61 million Americans live with a disability.   A service dog can many times help a person with disabilities live a more comfortable life. A service dog can help open doors, retrieve dropped items and even turn on lights. Service dogs that help with those suffering with PTSD can help with nightmares, retrieving items, calming anxiety and companionship in crowded situations.

There are multiple types of assistance dogs:

  • Guide Dogs – assist the visually impaired.
  • Hearing Dogs – assist the hearing impaired.
  • Service Dogs – help those with disabilities. Service dogs can help the diabetic with low blood sugar, those in wheelchairs, those with seizures, those suffering from anxiety disorders and those with balance issues.  Service dog types: Mobility Service Dog, Seizure Service Dog, Autism Service Dog, Diabetic Alert Service Dog, Psychiatric Service Dog, Service Dogs for Veterans with Military-related PTSD and Medical Alert Service Dog.

Dogs that are used for protection are not considered service dogs.

Choosing to incorporate a service dog into one’s life is a significant commitment that brings about profound changes. While many of these changes are positive, the presence of a service dog can also introduce complexities. The following insights have been gleaned over time and are crucial for anyone considering obtaining a service dog.

Service Dogs are Not Machines

Service dogs are expertly trained and typically reliable, but they remain animals with the capacity for accidents. They might become ill, requiring veterinary attention and financial readiness on the part of their handler. Moreover, there may be days when the dog is distracted or uncooperative, necessitating a day off for both the dog and the handler.

Continuous Training

To maintain a service dog’s skills, ongoing training is essential. Regular training sessions not only keep the dog engaged but also strengthen the bond between the dog and its handler.

High Costs

The cost of acquiring and maintaining a service dog, whether through owner training or professional programs, is considerable. This includes expenses for high-quality food, healthcare, grooming, and other necessities.

Public Curiosity

Service dogs in public spaces often attract attention, ranging from admiration to fear or allergies. Handlers should be ready for interactions and sometimes negative responses from the public.

Service Dogs Are Not a Panacea

While service dogs can significantly enhance one’s quality of life, they are not a magical solution to all problems. They require time, attention, and can complicate certain aspects of daily life. It’s important to have alternate strategies for managing without the service dog when necessary.

Community Representation

Service dog handlers represent the broader service dog community and should strive to maintain high standards of conduct and professionalism to preserve the rights and freedoms associated with service dog ownership.

Access Challenges

Not everyone is aware of service dog laws, which can lead to access issues. Handlers should be well-versed in relevant laws and prepared to educate others if needed.

No ID Required

The Department of Justice does not require service dogs to have any form of ID or registration for public access, and purchasing such documents can inadvertently support misinformation.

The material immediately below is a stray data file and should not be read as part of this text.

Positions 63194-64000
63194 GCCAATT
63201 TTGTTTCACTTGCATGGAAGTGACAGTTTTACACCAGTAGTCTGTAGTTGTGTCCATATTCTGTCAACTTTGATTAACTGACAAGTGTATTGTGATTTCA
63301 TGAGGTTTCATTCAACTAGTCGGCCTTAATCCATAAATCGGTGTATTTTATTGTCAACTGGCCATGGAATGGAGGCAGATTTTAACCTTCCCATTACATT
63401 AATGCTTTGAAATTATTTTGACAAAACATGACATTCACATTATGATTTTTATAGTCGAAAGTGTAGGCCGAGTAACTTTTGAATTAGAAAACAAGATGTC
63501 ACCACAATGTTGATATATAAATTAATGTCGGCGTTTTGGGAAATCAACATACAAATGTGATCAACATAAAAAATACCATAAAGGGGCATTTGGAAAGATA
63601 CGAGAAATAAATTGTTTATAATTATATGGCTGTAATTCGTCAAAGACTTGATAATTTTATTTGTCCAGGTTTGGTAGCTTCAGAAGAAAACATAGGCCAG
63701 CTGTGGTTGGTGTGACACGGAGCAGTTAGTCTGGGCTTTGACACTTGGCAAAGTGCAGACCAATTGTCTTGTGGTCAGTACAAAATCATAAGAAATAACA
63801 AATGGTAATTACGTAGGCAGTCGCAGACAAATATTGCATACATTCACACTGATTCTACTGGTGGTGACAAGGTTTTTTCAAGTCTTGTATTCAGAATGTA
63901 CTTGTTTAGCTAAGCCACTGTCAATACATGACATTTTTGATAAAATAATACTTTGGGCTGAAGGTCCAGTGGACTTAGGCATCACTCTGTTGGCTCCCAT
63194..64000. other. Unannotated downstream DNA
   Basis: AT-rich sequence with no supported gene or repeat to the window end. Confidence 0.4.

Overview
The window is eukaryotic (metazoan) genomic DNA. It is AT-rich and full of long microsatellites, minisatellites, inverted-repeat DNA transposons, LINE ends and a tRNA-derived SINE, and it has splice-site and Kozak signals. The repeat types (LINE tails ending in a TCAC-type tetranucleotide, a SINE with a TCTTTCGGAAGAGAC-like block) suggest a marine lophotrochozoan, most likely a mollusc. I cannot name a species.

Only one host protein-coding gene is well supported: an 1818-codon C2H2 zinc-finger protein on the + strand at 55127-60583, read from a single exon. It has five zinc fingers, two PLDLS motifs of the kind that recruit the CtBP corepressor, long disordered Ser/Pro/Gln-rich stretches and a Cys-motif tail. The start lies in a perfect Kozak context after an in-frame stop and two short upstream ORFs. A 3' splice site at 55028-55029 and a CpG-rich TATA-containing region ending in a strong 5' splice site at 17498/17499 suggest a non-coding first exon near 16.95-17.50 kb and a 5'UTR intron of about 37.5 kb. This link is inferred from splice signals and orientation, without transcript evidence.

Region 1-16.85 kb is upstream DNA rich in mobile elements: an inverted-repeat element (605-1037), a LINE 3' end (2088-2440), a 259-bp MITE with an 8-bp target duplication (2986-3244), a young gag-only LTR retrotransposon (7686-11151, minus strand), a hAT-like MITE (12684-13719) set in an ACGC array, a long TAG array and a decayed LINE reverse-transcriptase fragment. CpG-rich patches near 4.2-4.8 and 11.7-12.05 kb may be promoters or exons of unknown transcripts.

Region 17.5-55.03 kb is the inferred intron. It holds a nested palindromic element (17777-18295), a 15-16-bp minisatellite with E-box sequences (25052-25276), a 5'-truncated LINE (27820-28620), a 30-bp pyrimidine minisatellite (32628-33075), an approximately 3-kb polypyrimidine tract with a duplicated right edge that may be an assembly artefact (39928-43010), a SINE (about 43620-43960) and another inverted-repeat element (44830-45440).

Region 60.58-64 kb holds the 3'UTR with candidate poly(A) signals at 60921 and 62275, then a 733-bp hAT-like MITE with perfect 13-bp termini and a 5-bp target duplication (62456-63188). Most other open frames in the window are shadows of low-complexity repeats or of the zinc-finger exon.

Identifying Gear

While service dogs are not legally required to wear identifying gear, some organizations, like Can Do Canines, mandate it for their dogs.

Not Always the Best Option

A service dog may not be suitable for everyone. It’s vital to consult healthcare professionals and experienced trainers to assess whether a service dog is the right choice for an individual’s specific needs.

Time Investment

Outings with a service dog often take longer due to the preparation involved and potential interactions with the public.

Protecting Your Dog

Handlers have a responsibility to ensure their service dog’s safety by using appropriate protective gear and being vigilant about potential hazards.

Maintain Fitness

Keeping a service dog fit is crucial for their health and longevity, especially given the physical demands of their role.

Not Every Dog Qualifies

The role of a service dog is demanding, and not all dogs have the temperament or training to perform reliably in every situation. Selecting the right dog is critical.

Owning a Service Dog is Challenging

The reality of having a service dog includes dealing with training, public attention, and the responsibility of caring for another living being.

Bonding Takes Time

Like any relationship, bonding with a service dog can take time, and it’s important to allow this process to unfold naturally.

Self-Education is Crucial

Understanding one’s rights regarding service dog use is essential, and educating others can help address misunderstandings and promote a supportive environment.

Consider Needs Over Preferences

When selecting a service dog, it’s important to prioritize the dog’s ability to perform its duties over breed preferences or aesthetics.

Risks of Owner Training

Training one’s own service dog carries risks, including the potential for the dog to not meet the necessary standards. It’s important to approach owner training with a realistic perspective.

Patience is Key

Developing a successful service dog partnership takes time, and rushing the process can lead to issues. A slow and steady approach is often more effective.

Not Everyone Will Understand

Not all individuals will appreciate the impact a service dog can have on a handler’s life, and it may be necessary to navigate changes in social dynamics.

Doubts are Normal

It’s common to experience doubts during the journey with a service dog, and seeking support from professionals and the community can be invaluable.

Epi-Genius Dogs

Superfoods for your SuperDog

Get Epi-Genius Dogs now and watch the positive results come forward in days.